CIRCULAR 1 A / 2020 IMO SULPHUR 2020 and its implementation at the Port of Barcelona

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JANUARY 2020

A NEW IMO 2020 REGULATION COMES INTO ENTRANCE ON JANUARY 1ST 2020 REDUCING THE SULPHUR AMOUNT IN FUEL IN VESSELS UP TO 0.5%

On January 1st 2020 a new IMO regulation came into entrance, reducing the amount of sulphur contained in fuel up to a maximum of 0,5%, which will reduce in a 77% the emissions of maritime transportation across the world, with the aim of creating sustainable conditions for sea transport.

IMO believes that this measure will decrease the annual 8,5 tons of sulphur oxide in the atmosphere, which will also improve the air quality and, thus, the environmental conditions of people living close to the Port and navigations areas. This measure will also reduce the acid rain and ocean`s acidification.

 Before this regulation was applied, the Port of Barcelona had already taken other measures to reduce the impact of the Port`s pollution in the environment. The main actions taken were the promotion of renewable energies, like photovoltaic and wind energy in the Port zone; the promotion of new fuels with zero carbon emission for vessels, heavy vehicles and terminal machinery; the electrification of piers to allow an electric connection of vessels that will stop the emission of auxiliary engines of vessels while they are in the Port, the reduction of polluting gases and particles in suspense, the acquisition of solar panels into the Port and the obligation to turn off auxiliary engines of vessels while being in the Port.

IMO Regulation 2020 obliges companies that sell fuel and do bunkering to have fuel with a maximum of 0.5% of sulphur. It is the Harbour Captaincy who is in charge to enforce this regulation, through random inspections carried out in the Port each day (Paris MoU y MARPOL).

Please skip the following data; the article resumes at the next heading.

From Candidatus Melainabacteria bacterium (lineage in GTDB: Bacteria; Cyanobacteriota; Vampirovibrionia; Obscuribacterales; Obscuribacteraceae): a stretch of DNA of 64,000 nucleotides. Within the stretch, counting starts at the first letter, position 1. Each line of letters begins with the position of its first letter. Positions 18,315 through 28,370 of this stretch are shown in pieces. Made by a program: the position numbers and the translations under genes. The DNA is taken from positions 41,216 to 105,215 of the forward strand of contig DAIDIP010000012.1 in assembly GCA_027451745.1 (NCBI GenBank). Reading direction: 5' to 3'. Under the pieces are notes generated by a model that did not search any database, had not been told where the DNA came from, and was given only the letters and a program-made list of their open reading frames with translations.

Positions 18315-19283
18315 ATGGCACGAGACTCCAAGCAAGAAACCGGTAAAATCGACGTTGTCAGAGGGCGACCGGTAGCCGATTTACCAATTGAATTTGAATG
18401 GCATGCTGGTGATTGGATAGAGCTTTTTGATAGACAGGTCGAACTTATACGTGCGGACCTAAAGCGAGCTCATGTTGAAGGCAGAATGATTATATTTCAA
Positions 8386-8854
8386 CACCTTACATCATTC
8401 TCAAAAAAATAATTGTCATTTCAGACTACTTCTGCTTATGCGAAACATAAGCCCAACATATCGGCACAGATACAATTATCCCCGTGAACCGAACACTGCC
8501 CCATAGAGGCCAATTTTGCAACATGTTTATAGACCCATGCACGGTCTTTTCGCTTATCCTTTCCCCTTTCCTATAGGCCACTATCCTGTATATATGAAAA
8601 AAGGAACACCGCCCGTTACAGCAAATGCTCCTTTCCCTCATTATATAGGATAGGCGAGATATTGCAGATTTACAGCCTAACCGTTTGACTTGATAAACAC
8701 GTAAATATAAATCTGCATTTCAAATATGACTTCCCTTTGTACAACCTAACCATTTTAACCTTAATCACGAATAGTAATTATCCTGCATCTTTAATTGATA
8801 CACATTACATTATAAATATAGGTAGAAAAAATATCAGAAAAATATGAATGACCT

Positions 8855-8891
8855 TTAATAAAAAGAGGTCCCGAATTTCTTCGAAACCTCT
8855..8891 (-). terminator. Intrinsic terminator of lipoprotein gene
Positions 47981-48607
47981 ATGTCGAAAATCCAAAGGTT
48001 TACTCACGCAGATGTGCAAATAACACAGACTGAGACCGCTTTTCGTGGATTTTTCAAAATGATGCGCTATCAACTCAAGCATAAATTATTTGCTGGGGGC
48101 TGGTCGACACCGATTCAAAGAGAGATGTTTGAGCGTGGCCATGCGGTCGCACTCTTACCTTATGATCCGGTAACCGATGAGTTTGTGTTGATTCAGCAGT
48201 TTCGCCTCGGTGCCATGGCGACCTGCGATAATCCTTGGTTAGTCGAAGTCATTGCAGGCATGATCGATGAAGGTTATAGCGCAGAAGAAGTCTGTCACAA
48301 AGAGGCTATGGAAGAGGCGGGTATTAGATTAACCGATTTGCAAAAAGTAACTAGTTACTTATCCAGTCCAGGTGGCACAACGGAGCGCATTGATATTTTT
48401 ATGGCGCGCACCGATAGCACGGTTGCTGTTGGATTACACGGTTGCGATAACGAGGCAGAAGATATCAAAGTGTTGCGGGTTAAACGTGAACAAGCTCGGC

After speaking with Barcelona`s Harbour Captaincy, we have been advised that the methods used to verify if a vessel complies with the new fuel requirements are:

1)         Testing the sulphur content of bunker in the vessel, by checking the procedures, delivery notes (BDN), Log Books, the MARPOL simple and additional samples from different parts of the fuel system.

Or

2)         Measuring the sulphur amount in the release tube, by using remote detection equipment’s like drones or similar monitoring equipment’s placed in strategic places.

The method used by the Port of Barcelona, according to the Harbour Master Captaincy, is the first one. The inspectors go on board vessels to take fuel samples which are taken later to the laboratory in order to know whether the amount of sulphur complies with the regulations. They also check the bunker purchase certificates and other documentation that can provide proof about fuel content.

Before this regulation came into entrance, the allowed amount of fuel was 1.5 for regular vessels and 3.5 for the other vessels. Now, it will be 0, 5 for regular and irregular lines (Rule 14 of Annex 6 of MARPOL Convention).

It remains unknown what the fines will be for the vessels which fuel does not comply with the regulations and whether these fines will be imposed through an Administrative procedure or in a different way.

It is expected that the amount of inspections and sample taking in order to verify sulphur content in fuel will increase during these following months in all Ports after January 1st 2020. The Harbour Master Captaincy is still waiting for further instructions regarding the enforcement and other possible changes in the application of this regulation, the inspections and consequences of non-compliance.

For further information about this, we are at your entire disposal.